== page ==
CAREER TIPS - Ask These 5 Questions to Decide Your Next Career Move
Answering the following five questions (and related follow-up questions) can inform your planning and actions for the year ahead.
How fulfilled am I?
To what extent do you find meaning and purpose in your work? Values are what you hold as important and are the key to feeling fulfilled. They represent who you are. Examples of values are collaboration, impact, fairness, autonomy, adventure, recognition, creativity, and security. Expressing your values at work improves satisfaction and performance.
Once you’ve articulated your top values, ask yourself for each value “On a scale of 1-10, where 10 is the ideal, how well am I able to express this value in my job?” For example, if you’ve rated your value of creativity a seven, then ask yourself, “What makes it a seven?” followed by, “What would make it an eight or a nine?” This might prompt a discussion with your manager to find ways to express more of this value at work or inform the types of projects or roles you pursue within your organization or at another organization altogether.
How am I learning and growing?
Learning itself can bring an immediate sense of achievement. To what extent are you building competence or expertise in your sector or function? Often, we don’t realize how much we’ve learned until we need to teach someone else on the job. What knowledge, skills, or traits have you acquired in the last year? Perhaps you learned more about the government contracting process, improved your presentation skills, or learned how to be more patient.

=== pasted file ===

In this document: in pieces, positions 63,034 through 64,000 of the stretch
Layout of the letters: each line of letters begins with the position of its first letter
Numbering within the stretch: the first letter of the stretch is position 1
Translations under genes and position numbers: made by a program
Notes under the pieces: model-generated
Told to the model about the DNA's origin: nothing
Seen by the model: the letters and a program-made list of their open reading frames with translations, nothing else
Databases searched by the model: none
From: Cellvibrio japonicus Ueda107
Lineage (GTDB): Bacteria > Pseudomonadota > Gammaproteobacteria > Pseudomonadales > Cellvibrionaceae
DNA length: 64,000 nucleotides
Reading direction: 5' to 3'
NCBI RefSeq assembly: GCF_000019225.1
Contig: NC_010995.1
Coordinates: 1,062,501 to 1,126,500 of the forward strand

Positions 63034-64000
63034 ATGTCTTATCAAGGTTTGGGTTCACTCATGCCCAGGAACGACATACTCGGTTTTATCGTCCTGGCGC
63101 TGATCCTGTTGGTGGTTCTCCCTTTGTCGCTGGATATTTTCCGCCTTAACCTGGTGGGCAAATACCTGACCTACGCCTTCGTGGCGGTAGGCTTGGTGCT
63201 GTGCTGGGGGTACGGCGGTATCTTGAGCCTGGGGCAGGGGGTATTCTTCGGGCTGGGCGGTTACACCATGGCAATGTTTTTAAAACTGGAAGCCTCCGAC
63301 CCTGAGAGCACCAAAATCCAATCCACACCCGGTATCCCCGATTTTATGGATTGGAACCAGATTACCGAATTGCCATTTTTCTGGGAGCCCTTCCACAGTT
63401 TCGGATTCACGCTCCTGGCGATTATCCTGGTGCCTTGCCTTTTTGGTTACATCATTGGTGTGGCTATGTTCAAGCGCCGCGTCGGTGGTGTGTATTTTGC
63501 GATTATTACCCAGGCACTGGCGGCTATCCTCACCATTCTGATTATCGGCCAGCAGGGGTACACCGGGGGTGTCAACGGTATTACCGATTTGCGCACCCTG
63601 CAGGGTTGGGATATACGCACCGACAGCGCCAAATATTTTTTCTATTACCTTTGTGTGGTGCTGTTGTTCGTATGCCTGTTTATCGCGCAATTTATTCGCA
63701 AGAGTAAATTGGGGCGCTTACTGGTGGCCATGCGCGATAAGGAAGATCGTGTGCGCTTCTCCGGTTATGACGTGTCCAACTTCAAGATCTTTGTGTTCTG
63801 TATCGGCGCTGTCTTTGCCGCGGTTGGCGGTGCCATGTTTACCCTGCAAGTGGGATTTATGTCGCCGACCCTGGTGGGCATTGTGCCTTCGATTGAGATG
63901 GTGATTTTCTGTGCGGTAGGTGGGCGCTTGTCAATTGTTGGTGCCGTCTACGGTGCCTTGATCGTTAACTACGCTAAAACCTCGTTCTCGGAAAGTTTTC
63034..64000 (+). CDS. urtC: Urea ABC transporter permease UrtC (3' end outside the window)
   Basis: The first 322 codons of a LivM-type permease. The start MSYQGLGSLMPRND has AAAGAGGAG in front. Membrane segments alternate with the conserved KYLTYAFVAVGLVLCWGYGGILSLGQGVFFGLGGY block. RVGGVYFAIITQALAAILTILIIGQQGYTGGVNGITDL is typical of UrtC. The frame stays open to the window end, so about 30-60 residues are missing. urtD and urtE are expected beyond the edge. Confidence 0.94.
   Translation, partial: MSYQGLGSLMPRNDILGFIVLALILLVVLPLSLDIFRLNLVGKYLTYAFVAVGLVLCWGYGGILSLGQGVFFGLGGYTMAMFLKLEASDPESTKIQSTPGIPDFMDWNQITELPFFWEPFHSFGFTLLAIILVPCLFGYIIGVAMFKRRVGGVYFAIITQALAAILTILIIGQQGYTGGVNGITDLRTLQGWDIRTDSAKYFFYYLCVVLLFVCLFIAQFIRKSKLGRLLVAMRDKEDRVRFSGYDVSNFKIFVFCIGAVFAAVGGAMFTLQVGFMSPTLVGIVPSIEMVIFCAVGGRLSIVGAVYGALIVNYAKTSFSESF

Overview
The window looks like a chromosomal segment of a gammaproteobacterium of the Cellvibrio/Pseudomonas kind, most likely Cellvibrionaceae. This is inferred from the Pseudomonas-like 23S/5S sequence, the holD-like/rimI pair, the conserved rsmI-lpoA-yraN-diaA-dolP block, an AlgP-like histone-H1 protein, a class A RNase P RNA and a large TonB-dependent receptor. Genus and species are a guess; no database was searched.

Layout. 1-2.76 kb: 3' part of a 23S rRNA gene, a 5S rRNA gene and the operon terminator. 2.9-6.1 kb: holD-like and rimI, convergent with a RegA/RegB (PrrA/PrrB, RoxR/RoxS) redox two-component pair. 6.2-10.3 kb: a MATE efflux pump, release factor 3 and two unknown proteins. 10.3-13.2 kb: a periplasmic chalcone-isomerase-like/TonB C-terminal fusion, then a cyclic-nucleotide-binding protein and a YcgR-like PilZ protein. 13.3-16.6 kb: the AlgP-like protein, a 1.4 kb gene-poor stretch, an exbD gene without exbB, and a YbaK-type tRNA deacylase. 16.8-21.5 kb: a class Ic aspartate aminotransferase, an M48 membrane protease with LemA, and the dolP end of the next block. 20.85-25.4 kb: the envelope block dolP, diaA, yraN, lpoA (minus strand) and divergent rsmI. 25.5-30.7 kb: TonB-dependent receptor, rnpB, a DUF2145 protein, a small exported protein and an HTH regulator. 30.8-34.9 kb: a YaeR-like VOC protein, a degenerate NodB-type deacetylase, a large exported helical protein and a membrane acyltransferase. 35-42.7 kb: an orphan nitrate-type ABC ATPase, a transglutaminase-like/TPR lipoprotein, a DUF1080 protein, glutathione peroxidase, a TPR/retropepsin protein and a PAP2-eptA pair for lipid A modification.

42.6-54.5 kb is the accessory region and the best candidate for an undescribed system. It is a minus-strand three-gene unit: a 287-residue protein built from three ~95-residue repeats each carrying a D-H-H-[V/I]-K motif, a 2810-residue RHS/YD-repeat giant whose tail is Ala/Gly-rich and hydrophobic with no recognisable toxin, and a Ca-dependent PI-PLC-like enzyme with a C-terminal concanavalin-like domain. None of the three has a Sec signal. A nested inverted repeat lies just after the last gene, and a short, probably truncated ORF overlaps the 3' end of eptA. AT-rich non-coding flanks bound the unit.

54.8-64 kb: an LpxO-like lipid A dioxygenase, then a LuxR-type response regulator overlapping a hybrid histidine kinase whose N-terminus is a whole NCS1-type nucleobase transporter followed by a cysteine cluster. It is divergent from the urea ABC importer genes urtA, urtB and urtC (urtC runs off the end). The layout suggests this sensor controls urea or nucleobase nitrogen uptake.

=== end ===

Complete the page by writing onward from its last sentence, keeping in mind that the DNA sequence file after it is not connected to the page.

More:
Am I headed in the right direction?
Day to day and even year to year, it can be hard to tell if you are headed in the right direction if you don’t look up periodically and assess where you are. I’ve worked with scores of clients who have said some variation of “I’ve never had to look for new opportunities. They just fell into my lap or came to me.” While it’s nice to have new opportunities come your way and it can be very flattering — or even seductive — to be recruited for certain roles, it can cloud your judgement and result in a more haphazard versus intentional path. Many of the same people who shared the above-mentioned experience (often 20+ years into their careers) also shared, “I don’t know how I got here. I just kept taking the next job that came up. I’m not sure that this is where I really wanted to be.”
What seeds do I need to plant now?
Whether it’s realizing a three-to-five-year vision or something longer term, career success is often the result of the cumulative effects of small, regular actions — what I refer to as “planting seeds.” A seed you plant today may sprout two months from now, two years from now, or 10 years from now — and it typically takes planting many of them. You can also think of this as your 20% time, outside of your regular job, as Google once encouraged their employees to explore and experiment with something new.
What relationships do I need to build?
Relationships are fundamental to career success. You can’t do it alone, no matter what the “it” is. Given your near, mid, and even long-term goals, who are the people who can help you get there? You may know some already and others you may have yet to meet. When you’re “heads down” in work, it’s easy to neglect your relationships. Take some “heads up” time to step back and take stock of your network by drawing a rough network map, identifying those you know to varying degrees (stream of consciousness is fine) and mapping them according to the strength of the relationship. Write your name in the center of a blank page. Note down stronger ties closer to you and weaker ties further away.
We all know that careers are not linear, and they evolve and unfold over many years — even decades. Asking yourself the questions outlined above can help you shift from autopilot to being in the driver’s seat so that you can be more intentional and ensure that you achieve your definition of career success.
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